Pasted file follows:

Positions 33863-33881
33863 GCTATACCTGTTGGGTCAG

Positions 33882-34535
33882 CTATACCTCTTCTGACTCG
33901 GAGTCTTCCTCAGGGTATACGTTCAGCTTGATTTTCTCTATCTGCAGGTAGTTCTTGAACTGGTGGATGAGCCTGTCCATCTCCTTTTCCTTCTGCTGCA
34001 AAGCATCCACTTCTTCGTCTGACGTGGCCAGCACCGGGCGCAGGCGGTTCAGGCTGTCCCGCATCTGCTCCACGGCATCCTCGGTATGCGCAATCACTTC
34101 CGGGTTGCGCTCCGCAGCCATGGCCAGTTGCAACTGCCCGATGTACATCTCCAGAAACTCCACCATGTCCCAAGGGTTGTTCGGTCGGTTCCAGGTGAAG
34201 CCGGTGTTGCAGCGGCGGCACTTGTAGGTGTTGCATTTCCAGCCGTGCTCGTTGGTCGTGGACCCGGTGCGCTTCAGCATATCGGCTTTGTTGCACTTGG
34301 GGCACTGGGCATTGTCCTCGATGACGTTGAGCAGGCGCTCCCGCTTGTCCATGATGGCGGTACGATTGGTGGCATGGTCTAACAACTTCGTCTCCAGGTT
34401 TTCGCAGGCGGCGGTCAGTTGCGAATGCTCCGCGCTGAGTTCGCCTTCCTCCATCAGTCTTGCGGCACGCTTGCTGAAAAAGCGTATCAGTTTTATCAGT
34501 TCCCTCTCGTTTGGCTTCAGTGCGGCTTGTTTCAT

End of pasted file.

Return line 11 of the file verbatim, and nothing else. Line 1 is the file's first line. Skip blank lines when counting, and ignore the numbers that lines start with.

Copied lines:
34501 TCCCTCTCGTTTGGCTTCAGTGCGGCTTGTTTCAT